OCEAN CITY — While stopping short of attempting to take advantage of the competition’s misfortune, Ocean City business leaders this week discussed the potential impact from the devastation caused by Hurricane Sandy last fall on the resort’s rival communities to the north.
In late October, Hurricane Sandy rolled through Ocean City and the mid-Atlantic, flooding low-lying areas and eroding beaches. However, the storm’s eye made landfall much farther north and caused devastation for many coastal communities in New Jersey and New York.
During an Ocean City Economic Development Committee (EDC) meeting this week, the potential impact of the lasting devastation in the New Jersey resort communities on the summer season in Ocean City was discussed. Maryland Hotel and Lodging Association President David Reel, who was addressing the EDC on other issues, seemed to think there wouldn’t be a large migration of those who typically frequent the Jersey Shore to Ocean City.
“It’s difficult to predict because there is no hard data and everything is anecdotal,” he said. “The New Jersey market is largely segmented with the south end from Cape May to Atlantic City and from Atlantic City north. Southern New Jersey is not going to generate a lot of traffic for Ocean City because they didn’t get hit that hard. Northern New Jersey really got hammered, but there are not a lot of resorts in that area with a high concentration of hotels and motels.”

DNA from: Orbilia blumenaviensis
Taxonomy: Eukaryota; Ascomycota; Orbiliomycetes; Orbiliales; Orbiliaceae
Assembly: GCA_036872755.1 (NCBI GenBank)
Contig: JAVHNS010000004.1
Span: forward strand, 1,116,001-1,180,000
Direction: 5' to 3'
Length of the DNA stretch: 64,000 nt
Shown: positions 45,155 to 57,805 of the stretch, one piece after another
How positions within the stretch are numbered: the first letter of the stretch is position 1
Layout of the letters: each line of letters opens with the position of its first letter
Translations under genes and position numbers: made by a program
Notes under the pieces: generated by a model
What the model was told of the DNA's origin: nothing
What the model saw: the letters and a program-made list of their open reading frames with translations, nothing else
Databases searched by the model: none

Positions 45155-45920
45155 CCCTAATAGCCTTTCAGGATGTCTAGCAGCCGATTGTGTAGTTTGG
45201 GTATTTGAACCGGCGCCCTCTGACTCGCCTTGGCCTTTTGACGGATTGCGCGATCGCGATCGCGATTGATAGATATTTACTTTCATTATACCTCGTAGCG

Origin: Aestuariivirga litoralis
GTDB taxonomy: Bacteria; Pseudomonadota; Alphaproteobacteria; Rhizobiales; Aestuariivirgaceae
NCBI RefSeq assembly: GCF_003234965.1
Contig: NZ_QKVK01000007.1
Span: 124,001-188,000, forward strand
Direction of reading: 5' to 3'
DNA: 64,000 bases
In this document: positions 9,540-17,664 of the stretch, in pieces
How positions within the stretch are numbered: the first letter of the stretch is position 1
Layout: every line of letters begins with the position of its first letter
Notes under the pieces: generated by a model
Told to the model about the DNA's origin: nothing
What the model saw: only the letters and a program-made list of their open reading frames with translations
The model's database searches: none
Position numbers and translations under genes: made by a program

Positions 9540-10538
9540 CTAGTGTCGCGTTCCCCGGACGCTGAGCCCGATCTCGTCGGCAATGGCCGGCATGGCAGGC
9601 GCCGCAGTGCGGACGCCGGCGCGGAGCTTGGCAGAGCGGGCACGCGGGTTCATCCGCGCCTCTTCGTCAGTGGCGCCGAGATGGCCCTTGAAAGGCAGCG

Reel said the Jersey Shore resorts should have the funding and the drive to rebound before the season.
Nonetheless, Clarion Resort Hotel owner Dr. Lenny Berger said while Ocean City shouldn’t aggressively go after New Jersey vacationers, he suspected many of the resort towns there would not be fully recovered.
“We have a great opportunity there, but unfortunately it comes at someone else’s disability,” he said. “We would hate to profit from somebody else’s loss, but they are not going to be back by summer.”
Ocean City Tourism Director Donna Abbott said the town is aware of the situation and could direct some of its marketing efforts in that direction.
“I think we’ll try to do a little more there,” she said. “We’re already competing in those markets, including Baltimore, Philadelphia, New York, New Jersey and Central Pennsylvania. We’re going to revisit the Pittsburgh area because we’ve gotten away from that but there is a real opportunity there.”